Her story made national news and Ida Holdgreve got her 15 minutes of fame when the Los Angeles Times reported “an 88-year-old seamstress who 60 years ago sewed the cloth that covered the wings of the Wright brothers’ flying machines has finally taken an airplane ride.” Never one to embroider a story, her only response was, “I didn’t think they would make such a big thing out of it. I just wanted to fly.”
Wright Factory Families Project
In the fall of 1977, Ida Holdgreve died at the age of 95 and was buried in Dayton’s Calvary Cemetery. Never married, she left no direct descendants. Her story might have died with her had the National Aviation Heritage Alliance and Wright State University Library’s Special Collections and Archives jump-started the Wright Factory Families Project in 2014 — an idea proposed by author Tim Gaffney.
Figuring everyone already knew the story of Wilbur and Orville Wright, he wanted to learn about the Wright Company Factory workers and their stories. After all, they were the people who made the planes that made the careers of the Wright brothers. It didn’t take long for Ted Clark, Holdgreve’s distant cousin, to respond to a query from the Wright Factory Families Project: “While the family always knew about [her] work for the Wright brothers, they never made a big deal about it.”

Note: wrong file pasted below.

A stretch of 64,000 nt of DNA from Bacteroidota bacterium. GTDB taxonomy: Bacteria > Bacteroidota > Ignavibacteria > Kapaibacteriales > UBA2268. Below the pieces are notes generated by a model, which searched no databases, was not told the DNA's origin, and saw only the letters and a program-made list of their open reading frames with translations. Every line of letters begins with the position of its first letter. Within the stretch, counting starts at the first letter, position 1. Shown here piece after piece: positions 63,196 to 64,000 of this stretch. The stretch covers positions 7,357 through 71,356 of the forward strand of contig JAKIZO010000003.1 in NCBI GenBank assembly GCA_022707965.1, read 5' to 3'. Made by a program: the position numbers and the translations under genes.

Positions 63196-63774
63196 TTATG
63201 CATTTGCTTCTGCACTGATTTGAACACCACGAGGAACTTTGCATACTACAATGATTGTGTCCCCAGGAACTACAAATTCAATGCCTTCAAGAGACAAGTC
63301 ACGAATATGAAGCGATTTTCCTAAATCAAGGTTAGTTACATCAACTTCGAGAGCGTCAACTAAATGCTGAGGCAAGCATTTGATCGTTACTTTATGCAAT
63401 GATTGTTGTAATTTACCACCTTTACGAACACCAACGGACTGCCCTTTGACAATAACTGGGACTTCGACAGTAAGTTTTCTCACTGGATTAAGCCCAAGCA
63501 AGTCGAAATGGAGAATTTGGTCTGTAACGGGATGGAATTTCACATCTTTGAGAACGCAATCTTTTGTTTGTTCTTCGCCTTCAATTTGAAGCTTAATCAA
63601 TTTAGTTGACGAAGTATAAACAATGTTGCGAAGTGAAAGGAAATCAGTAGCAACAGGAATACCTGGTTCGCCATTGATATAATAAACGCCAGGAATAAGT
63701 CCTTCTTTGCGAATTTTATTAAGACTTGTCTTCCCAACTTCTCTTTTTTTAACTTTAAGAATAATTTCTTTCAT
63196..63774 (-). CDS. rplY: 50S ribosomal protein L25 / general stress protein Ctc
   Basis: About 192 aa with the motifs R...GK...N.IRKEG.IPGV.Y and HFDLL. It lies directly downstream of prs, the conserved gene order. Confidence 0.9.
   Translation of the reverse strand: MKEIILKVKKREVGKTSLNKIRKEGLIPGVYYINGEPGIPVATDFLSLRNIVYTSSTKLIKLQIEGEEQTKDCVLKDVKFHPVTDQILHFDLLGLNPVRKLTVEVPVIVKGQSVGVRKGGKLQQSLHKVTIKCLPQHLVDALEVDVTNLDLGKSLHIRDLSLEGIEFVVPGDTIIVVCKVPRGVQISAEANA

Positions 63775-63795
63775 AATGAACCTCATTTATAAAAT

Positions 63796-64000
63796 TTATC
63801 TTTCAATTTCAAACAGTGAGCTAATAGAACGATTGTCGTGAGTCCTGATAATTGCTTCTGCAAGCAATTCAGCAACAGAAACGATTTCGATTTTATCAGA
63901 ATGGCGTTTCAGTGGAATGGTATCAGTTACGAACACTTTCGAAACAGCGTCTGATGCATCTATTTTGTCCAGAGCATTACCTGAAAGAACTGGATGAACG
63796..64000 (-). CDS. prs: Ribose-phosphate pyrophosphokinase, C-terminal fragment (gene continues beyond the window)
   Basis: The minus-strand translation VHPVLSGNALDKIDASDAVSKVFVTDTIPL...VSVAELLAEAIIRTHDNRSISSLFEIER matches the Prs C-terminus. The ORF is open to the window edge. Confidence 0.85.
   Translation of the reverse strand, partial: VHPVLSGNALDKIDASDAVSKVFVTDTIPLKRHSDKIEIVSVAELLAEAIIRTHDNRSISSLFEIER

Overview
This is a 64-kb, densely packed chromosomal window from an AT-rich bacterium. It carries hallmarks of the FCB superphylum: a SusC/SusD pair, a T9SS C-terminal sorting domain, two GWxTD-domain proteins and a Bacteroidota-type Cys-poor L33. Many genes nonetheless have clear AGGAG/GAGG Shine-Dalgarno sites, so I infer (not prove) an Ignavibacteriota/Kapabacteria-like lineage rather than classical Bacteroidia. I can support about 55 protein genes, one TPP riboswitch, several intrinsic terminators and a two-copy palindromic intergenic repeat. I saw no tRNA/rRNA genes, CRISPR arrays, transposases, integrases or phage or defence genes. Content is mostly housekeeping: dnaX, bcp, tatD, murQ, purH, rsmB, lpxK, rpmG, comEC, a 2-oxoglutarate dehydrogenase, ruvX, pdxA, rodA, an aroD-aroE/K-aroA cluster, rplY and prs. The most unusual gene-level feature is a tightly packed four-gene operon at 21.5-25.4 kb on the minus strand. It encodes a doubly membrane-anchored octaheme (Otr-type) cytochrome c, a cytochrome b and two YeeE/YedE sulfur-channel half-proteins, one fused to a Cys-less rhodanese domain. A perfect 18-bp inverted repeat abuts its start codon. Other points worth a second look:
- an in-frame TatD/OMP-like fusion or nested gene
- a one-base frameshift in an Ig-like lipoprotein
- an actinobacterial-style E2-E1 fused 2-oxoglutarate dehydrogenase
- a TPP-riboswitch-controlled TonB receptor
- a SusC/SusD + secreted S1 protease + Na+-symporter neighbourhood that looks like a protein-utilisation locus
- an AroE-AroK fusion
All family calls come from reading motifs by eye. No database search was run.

Original factory building still standing
Today, the original Wright Company factory building still stands, having been repurposed over the century to turn out everything from auto parts to firearms, its true origins seemingly lost to time. Not everyone knew the odd buildings with its arched parapets and bowed spine had once shaped the future of America’s aviation industry, producing the airplanes that kept America in the sky and in World War I.
The Dayton Aviation Heritage National Historical Park, National Aviation Heritage Alliance, and other local organizations hope to change that with their campaign to preserve the famous factory. As a result, in 2019, the twin buildings were placed on the National Register of Historic Places with the hope that one day guests will walk the old Wright Company factory floor where Ida Holdgreve sat at her sewing machine in one corner of the old building doing the “plane sewing” that helped build some of America’s first airplanes.
But her story lives on in other unexpected ways. A piece of fabric and wood from the original 1903 Wright Flyer went to the moon with the crew of Apollo 11 during its first lunar landing mission in July 1969. And portions of original wood and fabric were on board the space shuttle Challenger, tragically destroyed on liftoff; some of the wood and fabric were actually recovered from the shuttle debris, and are now on display at the North Carolina Museum of History.